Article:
Louise MacKenzie : Personal Statement
To support my nomination as Academic Representative to the Tertiary Education Union (TEU) National Women’s Committee, for the 2021/2022 session.
My name is Louise MacKenzie and I am currently a Senior lecturer with the School of Business at EIT in the Hawke’s Bay. I have been here since August 2016, after moving up from Dunedin.
I am older rather than younger, and last year graduated from my latest round of post-graduate study.
I am good at organising and am very logical, which means I can spot when t’s are not crossed and i’s are not dotted. I can read between the lines, and believe strongly in fairness and equity.
Initially from a corporate sector background, apart from a break for 2½ years (March 2014 – August 2016) I have worked as an academic in the tertiary sector (both University and Polytechnic) since 2002. Immediately prior to that I taught in the secondary sector for six years. I am a CA member of CAANZ and also a member of CPA (NZ). I have both committee and working party experience, both at a local level and at a higher level. I also have current TEU committee experience at both national and branch level.
I have always been a union member and I now consider myself a very active member of the TEU. I have been the EIT TEU Vice-President (VP) and EIT TEU Women’s Representative (WR) since mid-2017. At the end of 2017 I became an academic member of the TEU National Women’s Committee (NWC).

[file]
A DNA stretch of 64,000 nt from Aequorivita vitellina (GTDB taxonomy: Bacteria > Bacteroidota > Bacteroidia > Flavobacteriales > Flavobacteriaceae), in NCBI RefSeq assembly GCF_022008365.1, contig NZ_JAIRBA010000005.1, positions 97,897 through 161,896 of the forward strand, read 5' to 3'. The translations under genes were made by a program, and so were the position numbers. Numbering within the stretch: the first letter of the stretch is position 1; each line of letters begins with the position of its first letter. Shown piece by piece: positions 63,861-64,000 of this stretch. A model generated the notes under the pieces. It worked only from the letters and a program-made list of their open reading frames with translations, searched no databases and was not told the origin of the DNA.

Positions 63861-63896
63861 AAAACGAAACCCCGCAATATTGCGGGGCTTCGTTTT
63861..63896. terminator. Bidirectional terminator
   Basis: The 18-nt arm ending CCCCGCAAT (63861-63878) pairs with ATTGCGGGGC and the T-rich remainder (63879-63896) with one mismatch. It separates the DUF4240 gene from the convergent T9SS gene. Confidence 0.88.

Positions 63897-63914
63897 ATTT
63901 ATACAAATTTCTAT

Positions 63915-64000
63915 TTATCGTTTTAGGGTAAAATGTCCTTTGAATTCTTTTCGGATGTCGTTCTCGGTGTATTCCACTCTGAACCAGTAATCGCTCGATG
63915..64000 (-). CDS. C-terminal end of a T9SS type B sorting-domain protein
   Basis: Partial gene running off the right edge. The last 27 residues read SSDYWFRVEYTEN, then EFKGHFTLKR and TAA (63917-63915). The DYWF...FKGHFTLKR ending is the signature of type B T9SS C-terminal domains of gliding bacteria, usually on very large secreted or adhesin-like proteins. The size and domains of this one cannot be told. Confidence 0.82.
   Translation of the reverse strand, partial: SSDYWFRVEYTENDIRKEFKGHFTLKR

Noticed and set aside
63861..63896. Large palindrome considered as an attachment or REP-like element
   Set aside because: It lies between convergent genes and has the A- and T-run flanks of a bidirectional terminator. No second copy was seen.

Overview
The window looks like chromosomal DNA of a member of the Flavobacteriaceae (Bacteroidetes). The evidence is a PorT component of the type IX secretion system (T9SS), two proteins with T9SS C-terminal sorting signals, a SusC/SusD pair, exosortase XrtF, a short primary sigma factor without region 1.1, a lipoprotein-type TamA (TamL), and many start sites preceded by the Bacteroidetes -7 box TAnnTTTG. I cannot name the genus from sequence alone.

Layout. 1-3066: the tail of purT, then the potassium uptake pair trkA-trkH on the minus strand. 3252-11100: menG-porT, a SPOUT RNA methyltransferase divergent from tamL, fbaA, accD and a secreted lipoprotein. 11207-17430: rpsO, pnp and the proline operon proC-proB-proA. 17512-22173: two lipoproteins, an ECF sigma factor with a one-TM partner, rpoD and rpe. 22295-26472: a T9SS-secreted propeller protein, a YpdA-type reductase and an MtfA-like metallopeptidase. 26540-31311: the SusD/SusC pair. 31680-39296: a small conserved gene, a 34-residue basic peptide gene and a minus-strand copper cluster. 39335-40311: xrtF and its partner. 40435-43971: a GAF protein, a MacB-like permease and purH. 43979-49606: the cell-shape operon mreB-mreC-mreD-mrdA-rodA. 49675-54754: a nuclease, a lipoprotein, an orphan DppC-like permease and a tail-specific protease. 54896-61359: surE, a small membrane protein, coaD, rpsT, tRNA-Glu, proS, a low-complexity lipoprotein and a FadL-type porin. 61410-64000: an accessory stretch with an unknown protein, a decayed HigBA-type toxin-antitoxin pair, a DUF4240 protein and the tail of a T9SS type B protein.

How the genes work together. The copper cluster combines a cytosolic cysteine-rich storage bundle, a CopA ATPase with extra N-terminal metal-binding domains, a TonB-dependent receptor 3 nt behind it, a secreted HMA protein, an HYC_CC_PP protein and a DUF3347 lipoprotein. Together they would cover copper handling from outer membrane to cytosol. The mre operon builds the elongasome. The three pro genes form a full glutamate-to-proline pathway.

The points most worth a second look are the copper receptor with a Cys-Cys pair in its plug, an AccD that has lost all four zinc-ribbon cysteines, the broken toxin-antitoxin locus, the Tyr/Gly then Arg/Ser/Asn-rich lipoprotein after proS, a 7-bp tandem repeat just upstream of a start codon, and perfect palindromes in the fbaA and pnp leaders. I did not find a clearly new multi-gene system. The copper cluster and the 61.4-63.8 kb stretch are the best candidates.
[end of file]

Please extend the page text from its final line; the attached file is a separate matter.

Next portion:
I am extremely driven to continue working as part of the larger collective to help and support our members in what can only be termed ‘interesting times’, in particular helping and supporting our women members. The one thing I noticed after coming back into the tertiary industry after a 2½ year gap is that staff, particularly women, are more stressed and overworked. Women in the tertiary sector, now more than ever before, are needing support in terms of ensuring they can access their Collective rights, and support terms of ensuring equity and fairness.
I am both privileged and saddened when female colleagues come to talk over their situations and tell me their work stories, and ask for help. The TEU have their place as champion in terms of negotiating and bargaining workload issues, and incorrect work practices, not just for me but for my colleagues as well.
I would like very much to continue to have the opportunity to use my accumulated skills and knowledge to strengthen ‘the voice’, to make a contribution, but mainly to ‘give back’ as an academic member of the TEU National Women’s Committee for the 2021/2022 session.